Flight MH370: Malaysian transport official promises missing airliner 'will be found' but refuses to confirm extension of search

Joint missing with Australian search crews is currently scanning the Indian Ocean but is due to end in May

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The Independent Online

Malaysia’s transport minister has insisted missing flight MH370 “will be found” - but refused to promise continuing the search beyond May.

A year on from the disappearance of the commercial airliner, hundreds of families are no closer to finding out what happened to their loved ones as they continue to battle to hold the Malaysian government to their previous pledge to “never give up”.

The Boeing 777 airliner disappeared on 8 March last year en route from Kuala Lumpar to Beijing with 239 people on board.

Transport Minister Liow Tiong Lai said yesterday that when the current search of the Indian Ocean was completed investigators will have to “go back to the drawing board”.

Map showing the new search area in the Indian ocean for missing Malaysia Airlines flight MH370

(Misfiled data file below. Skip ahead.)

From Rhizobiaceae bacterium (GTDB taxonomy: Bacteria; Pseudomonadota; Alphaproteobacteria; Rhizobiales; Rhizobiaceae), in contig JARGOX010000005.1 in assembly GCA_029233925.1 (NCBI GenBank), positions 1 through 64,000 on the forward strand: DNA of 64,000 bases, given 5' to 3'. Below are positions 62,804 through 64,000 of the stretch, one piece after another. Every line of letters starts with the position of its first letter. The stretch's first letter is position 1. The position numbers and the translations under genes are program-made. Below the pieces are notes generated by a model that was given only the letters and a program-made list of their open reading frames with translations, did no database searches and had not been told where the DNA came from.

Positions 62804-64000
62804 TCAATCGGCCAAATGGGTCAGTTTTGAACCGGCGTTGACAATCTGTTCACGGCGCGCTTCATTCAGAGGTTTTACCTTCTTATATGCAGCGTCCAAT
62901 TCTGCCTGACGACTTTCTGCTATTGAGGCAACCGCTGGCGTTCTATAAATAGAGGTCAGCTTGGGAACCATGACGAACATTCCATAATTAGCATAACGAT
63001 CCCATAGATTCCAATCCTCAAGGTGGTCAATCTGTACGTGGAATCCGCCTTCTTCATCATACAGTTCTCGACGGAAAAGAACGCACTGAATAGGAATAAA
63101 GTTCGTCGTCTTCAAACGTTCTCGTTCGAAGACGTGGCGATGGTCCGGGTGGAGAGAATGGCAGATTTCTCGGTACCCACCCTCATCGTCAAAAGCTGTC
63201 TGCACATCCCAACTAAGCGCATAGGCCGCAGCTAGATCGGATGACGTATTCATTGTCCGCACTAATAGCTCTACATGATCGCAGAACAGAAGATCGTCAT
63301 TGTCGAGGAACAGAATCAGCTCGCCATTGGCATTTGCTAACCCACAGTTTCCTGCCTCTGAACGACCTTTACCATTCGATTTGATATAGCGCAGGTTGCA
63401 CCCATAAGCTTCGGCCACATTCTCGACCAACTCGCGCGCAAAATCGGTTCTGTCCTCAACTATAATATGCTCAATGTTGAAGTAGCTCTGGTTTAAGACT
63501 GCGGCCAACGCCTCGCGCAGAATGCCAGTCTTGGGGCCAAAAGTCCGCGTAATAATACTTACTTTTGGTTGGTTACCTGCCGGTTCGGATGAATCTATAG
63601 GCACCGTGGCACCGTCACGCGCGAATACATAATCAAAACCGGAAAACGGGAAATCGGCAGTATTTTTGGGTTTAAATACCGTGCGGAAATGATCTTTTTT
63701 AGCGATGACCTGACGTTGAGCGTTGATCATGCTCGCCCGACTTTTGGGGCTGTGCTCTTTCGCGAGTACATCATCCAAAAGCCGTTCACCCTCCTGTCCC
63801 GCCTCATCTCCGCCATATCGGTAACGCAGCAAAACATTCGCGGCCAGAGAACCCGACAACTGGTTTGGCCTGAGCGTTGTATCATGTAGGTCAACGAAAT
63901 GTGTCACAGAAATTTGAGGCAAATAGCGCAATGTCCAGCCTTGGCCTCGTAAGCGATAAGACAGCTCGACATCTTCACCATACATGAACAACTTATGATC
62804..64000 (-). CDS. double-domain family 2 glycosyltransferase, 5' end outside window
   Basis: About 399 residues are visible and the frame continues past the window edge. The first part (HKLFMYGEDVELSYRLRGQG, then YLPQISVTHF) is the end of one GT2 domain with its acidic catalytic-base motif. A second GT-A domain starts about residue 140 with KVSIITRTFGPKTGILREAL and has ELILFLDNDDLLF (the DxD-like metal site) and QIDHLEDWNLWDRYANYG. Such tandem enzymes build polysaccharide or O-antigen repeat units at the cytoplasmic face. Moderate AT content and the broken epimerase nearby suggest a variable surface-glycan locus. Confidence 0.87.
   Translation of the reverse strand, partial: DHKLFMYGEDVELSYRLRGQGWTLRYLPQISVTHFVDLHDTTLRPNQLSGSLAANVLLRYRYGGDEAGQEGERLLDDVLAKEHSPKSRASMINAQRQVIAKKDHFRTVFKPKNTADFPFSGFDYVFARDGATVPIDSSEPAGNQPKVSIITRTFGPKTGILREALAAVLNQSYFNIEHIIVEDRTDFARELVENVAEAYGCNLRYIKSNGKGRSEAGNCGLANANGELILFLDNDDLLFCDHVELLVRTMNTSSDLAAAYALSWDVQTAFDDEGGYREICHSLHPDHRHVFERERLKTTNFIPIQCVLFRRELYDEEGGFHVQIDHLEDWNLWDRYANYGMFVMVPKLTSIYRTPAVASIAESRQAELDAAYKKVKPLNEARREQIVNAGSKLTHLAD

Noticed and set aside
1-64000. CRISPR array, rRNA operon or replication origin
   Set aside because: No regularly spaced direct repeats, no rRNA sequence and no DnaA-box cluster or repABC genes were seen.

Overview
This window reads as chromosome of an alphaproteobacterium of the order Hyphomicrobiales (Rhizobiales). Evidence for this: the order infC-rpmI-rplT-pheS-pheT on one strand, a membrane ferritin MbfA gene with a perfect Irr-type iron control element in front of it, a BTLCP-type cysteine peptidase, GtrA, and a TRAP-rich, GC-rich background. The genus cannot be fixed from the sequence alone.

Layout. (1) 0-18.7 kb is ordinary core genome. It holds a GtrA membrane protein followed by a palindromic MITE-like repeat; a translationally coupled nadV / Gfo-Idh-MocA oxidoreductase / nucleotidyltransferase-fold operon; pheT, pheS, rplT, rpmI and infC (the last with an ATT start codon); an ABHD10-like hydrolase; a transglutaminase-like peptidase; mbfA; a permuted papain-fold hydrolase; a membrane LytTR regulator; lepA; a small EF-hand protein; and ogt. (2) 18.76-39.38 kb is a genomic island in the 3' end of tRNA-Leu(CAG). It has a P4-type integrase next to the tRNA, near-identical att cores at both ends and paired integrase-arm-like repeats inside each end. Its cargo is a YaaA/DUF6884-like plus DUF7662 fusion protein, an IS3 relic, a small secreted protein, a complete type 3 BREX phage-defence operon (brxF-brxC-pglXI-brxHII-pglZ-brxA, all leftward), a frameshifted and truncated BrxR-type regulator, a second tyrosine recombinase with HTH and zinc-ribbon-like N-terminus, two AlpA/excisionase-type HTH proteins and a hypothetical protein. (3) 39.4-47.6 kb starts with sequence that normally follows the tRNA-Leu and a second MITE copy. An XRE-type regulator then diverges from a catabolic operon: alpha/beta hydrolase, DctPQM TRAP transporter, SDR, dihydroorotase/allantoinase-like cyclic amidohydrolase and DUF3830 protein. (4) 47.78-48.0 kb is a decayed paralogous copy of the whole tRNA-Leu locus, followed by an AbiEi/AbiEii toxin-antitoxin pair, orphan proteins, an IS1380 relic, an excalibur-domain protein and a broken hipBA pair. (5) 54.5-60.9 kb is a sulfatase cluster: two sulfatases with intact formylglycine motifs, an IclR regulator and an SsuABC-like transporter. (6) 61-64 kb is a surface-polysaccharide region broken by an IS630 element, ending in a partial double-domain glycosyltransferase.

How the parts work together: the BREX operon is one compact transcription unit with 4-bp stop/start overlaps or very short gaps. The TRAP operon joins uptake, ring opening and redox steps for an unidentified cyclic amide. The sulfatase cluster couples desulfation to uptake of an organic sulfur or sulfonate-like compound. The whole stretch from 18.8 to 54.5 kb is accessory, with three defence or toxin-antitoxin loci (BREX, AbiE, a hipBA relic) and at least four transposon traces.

A A$120m search effort, coordinated by an Australian Transport Safety Bureau (ATSB) but also funded by the Malaysian government, is searching a 60,000sq km priority zone in the Indian Ocean.

"Beyond May, if we have completed the 60,000 square kilometres, if we still cannot find the plane, then we have to go back to the drawing board, we have to go back to the expert group and discuss further what we should do next," Mr Lai told Sky News.

Although he expressed sympathy for the families of those on board the missing plane, the Malaysian transport official refused to be drawn on committing to a continued search.


Claiming authorities “were in the same shoes as the next of kin,” Mr Lai said: “These are important issues not only for the next of kin but for the world and we are trying our level best as you can see and we stand guided by the expert search group.”

Malaysian authorities have been heavily criticised for their handling of the crisis.

The plane’s disappearance in March of last year was followed by reams of contradictory information and counter-statements as investigators struggled to maintain a consistent narrative in the face of international focus.

Earlier this week, an open letter from one group of families claimed they had been “subjected to a disorganised barrage of information from varied sources, much of which later proved to be incorrect”.